Lockout/Tagout Denver, CO
Outdoor recreation and tourism are intertwined with the fabric of Colorado’s culture. Some might say that outdoor recreation and tourism define the state. Colorado’s tradition and passion for outdoor access is due in large part to unparalleled natural resources, as well as a long history of environmental conservation and stewardship. While experiencing the outdoors is a large part of the lifestyle in Colorado, it should also be noted that Colorado has a wide variety of key industries that drive the state’s economy. Some of the key industries include but are not limited to, advanced manufacturing, aerospace, bioscience, defense and homeland security, energy and natural resources, infrastructure engineering, and technology and information (just to name a few). Regardless of which industry you belong to in Colorado, whether it be information and technology or infrastructure engineering, being and/or becoming compliant with OSHA’s Lockout/Tagout regulation affects us all at our workplace.
The state of Colorado is a state that has not adopted a specific state plan. Instead, regulated employers located in the state of Colorado are governed by the Federal OSHA health and safety standards found in the 29 Code of Federal Regulations (CFR). Federal OSHA exercises jurisdiction over most private employers in the state of Colorado. Federal employers in Colorado also operate under the jurisdiction of Federal OSHA. There are two OSHA offices located in the state. One of the locations is in Englewood, Colorado and the second location is in Denver, Colorado.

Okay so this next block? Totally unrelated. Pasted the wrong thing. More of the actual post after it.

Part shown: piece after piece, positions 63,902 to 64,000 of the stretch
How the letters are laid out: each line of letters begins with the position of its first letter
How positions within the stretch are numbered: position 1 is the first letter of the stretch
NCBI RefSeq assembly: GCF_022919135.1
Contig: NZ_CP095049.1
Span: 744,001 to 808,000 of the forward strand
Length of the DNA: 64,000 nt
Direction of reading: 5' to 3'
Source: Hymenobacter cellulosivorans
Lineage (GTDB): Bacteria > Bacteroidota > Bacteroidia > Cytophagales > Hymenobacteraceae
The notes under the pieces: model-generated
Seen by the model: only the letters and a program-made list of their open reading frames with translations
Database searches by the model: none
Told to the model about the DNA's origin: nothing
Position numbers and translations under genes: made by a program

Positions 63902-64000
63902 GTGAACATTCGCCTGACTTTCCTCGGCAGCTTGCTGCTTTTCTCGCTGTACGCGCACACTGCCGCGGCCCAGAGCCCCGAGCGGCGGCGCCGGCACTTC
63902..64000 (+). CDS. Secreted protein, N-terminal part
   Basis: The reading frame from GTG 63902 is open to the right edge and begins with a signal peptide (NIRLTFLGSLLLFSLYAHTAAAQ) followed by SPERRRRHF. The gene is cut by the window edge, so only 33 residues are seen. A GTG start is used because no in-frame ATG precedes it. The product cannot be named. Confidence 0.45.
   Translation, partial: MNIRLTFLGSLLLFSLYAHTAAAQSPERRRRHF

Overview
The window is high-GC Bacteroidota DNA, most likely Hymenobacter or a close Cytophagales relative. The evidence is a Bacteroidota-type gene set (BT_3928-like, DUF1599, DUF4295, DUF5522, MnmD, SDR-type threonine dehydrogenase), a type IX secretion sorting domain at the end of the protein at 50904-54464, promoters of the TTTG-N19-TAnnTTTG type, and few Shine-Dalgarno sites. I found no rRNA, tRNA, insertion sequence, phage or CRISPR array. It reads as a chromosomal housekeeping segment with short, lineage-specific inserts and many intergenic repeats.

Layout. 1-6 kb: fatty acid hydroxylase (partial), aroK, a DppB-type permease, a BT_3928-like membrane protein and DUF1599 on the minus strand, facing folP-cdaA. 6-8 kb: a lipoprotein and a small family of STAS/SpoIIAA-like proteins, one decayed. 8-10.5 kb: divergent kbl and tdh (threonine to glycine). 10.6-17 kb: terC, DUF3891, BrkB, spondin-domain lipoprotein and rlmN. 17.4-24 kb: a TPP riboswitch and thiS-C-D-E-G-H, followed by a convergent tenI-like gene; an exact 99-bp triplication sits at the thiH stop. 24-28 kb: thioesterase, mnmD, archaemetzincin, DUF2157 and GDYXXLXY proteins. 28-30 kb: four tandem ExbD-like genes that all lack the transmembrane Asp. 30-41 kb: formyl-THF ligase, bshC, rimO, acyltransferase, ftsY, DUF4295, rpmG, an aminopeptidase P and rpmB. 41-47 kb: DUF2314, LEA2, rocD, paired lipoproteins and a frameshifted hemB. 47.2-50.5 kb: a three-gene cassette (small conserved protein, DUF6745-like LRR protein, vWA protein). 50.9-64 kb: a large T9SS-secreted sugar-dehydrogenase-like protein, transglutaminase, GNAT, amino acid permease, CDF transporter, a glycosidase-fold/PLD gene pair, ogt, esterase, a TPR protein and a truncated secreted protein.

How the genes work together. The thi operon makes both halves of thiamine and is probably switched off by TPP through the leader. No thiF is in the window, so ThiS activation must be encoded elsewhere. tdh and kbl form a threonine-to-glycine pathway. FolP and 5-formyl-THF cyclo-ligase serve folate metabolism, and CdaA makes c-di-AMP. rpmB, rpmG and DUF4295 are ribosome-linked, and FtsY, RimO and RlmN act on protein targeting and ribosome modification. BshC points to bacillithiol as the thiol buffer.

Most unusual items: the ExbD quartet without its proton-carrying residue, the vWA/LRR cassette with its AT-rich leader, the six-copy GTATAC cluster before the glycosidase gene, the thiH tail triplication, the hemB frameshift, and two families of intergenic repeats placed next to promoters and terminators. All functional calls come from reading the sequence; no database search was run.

When it come down to the standard pertaining to Lockout/Tagout, Colorado follows the OSHA standard 1910.147 which is the amendment to control hazardous energy sources. Often at times it is unclear as to when Lockout/Tagout is required in the workplace and the answer is simple; Lockout/Tagout is required when “the unexpected energization or start up of a machine or equipment, or release of stored energy, could harm employees”. There are five crucial components that any lockout program should contain in order for compliancy with the OSHA standard 1910.147. These five components are as follows:
- Corporate Policy
- Employee Trainings
- Lockout/Tagout Procedures
- Devices (such as locks)
- Audits (periodic inspections)
As was stated previously, it does not matter which industry you find yourself working in. When it comes to the safety of your employees, as well as the overall uninterrupted productivity of your company, being familiar and compliant with lockout regulations is of upmost importance. One thing that must not be forgotten is that the lockout regulation does not only apply to equipment that is obviously hazardous, but that it also applies to equipment that might not be as obvious. Some examples of such equipment would be water heaters, pumps, fire suppression systems, unit heaters, air handlers, AC condensers, air compressors, exhaust fans, drill presses, overhead doors, dock and lock levelers, etc.
To learn more about Lockout/Tagout in the state of Colorado please contact one of the OSHA offices located in Denver and in Englewood or please contact us at ESC Services.